The earliest structures in the WAIA date back to the 1880's on land that was then a tree nursery with most of the subsequent homes being built between 1900 and 1910. By the time you arrive at the 3rd and last block the houses date to the 1920's.
At the time a lot of prominent families lived on nearby West Franklin Street and their children built on Harrison Street, this resulted in the moniker "Honeymoon Row". The resulting children then moved to the West Avenue neighborhood and thus became known as "Stork Alley". The neighborhood has lived up to this distinction with a great number of children always present as is evidenced by the toys seen throughout the sidewalks and front porches.
In 1940 a group of neighbors got together to brainstorm a means to beautify the neighborhood and came up with the idea of a Garden Tour. The tour was so successful that it was decided to create a neighborhood association and on May 26, 1941 the WAIA was born with its first mayor, Dr. J. M. Hughes. The WAIA is the oldest neighborhood association in Richmond. The Garden Tour is an annual event that has endured the test of time.
Most of the homes on Franklin and Harrison Streets have since been absorbed into the Virginia Commonwealth University (VCU) campus. The WAIA has fought hard to maintain its enclave-like neighborhood as a place for families to raise their children in a place of beauty and friendship. So history keeps being made in the WAIA.
A little bit of history in the form of the description of the West Avenue Coat of Arms.
"In the first quarter of the shield, the red roses stand for the garden work done year round and the garden tours. The second quarter holds an open right hand representing the friendly, hospitable, and interesting people who live here. It is also the hand that reaches out to pick up and comfort the child who has fallen from his bicycle. The cross of St. James is in the third quarter together with two escallops or cockleshells. Pilgrims of whom St. James was patron wore these fan-like shells as a badge. Our collective ears are habitually tuned in at noon and at six in the evening for the chimes of St. James. The towers in the fourth quarter of the shield symbolize the enchanting homes in which we live and the long length of residence here for some of us. The motto on the scroll is in Latin, Non Sibi Sed Suis, "Not for herself but for Her Own". The date 1873 in the center base of the scroll is the earliest known date of the street, now known as West Avenue. Documentation is found in the map of Richmond City, 1873, by J.F.Z. Caracristic. Of the three storks on the crest, the center one is a boy stork and both girl storks are expectant, face-to-face. Five 5-pointed stars blazon the center chief and center base of the border. They symbolize the highest service rank in the United States and thus are most befitting our beloved community."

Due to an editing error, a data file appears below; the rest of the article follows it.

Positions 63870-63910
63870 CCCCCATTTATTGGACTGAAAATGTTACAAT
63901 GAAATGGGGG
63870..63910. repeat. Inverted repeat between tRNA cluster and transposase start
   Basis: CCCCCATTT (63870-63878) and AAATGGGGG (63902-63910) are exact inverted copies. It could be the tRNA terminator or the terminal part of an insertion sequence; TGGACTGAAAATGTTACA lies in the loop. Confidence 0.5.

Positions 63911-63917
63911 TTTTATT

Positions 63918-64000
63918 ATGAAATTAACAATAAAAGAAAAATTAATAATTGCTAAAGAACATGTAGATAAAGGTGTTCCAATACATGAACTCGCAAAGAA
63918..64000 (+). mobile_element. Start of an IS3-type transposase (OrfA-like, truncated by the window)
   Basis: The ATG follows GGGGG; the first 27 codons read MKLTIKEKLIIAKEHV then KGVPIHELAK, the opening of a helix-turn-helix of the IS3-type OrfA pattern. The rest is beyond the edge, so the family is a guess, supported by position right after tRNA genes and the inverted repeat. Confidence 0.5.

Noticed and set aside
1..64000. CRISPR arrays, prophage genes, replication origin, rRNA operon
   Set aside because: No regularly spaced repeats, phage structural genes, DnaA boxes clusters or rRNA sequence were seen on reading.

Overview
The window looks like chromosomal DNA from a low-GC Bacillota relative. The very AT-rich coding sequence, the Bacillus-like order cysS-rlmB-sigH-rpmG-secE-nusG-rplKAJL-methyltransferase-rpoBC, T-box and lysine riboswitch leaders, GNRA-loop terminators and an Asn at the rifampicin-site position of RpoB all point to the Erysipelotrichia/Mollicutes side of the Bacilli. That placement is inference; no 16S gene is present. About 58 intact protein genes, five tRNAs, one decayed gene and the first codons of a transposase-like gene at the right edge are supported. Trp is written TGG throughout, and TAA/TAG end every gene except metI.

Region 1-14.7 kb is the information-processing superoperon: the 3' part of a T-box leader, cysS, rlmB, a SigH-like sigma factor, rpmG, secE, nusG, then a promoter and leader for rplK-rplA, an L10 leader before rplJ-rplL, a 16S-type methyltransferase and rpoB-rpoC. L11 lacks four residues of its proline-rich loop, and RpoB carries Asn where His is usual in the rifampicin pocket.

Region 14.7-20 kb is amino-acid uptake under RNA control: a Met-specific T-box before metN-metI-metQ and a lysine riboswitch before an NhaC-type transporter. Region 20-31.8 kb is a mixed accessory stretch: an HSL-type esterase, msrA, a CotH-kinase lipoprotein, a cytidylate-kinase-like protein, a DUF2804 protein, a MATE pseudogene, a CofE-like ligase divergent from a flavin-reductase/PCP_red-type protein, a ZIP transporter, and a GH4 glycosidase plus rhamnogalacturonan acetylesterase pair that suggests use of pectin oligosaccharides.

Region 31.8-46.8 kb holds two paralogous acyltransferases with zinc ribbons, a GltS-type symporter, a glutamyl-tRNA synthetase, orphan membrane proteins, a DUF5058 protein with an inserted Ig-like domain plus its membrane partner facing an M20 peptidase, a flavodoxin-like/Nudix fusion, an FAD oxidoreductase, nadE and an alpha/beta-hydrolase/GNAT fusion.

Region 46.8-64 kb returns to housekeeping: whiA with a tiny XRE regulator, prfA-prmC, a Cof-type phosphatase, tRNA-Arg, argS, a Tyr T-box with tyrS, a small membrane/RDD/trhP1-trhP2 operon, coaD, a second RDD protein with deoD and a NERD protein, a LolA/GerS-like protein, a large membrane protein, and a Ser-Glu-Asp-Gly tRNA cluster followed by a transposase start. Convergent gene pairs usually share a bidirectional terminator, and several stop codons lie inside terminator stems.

Prepared By: Col. Charles W. Dobson, Mayor, 1970
O, little street of fellowship, of tender care and love,
Of faith, of hope, of charity, a bit of what's above.
No friendships are so lasting, nor any quite so true
As these which you enkindle, Spirit of West Avenue.
Why are you not called "Friendship Lane" or
"Happy Children's Row"?
Or "Little Street of Cheerfulness”, is what I’d like to know,
For your happy deeds are many and your sadnesses are few,
what's in a name? Nothing! Tis the Spirit of West Avenue.
Frank McCarthy, Jr., 1927
O little street, brimful of happiness,
And love, and all that makes life sweet and true,
I wonder how those oafs who christen streets
Could e'er have christened you "West Avenue”
You should have had the tenderest, sweetest name,
All redolent of hearts and homes, in lieu
Of which those oafs who christen Richmond streets,
Just christened you a plain West Avenue”.
Cally Ryland, 1939
Quoth Miss Malicia Pettigrew,
"It's spring-time on West Avenue,
The cardinal in our backyard
Assumes the role of daily bard --
Upon each porch, 'neath awning's shade
Is heard the rocking-chair brigade,
Broadcasting winter-pent reviews
Of this and other avenues --
New residents are shocked, no doubt,
To find how much is known about
Their private, personal affairs
By occupants of rocking chairs.
The constant, unremitting bangs
That hail emergence of gangs,
Of children who consider sod
Their playground, engineered by God
In spite of all the neighbors who
Know more about yourself than you,
There's no place like West Avenue”
Smiled Miss Malicia Pettigrew.
Pleasant Conquest, Jr., 1932
A little street only three blocks long,
And the heart of the street is full of song
With the laughter of children and neighborly chattering
Some say we're a self-satisfied gathering!
We love our street, quiet and discreet,
From the rest of the city set apart;
Yet, from it wonderful people start.
We have a writer of great renown,
A State official who deserves a crown,
A movie producer of whom we are proud,
We're a happy and congenial crowd
Mrs. M.S. Valentine, IV, 1951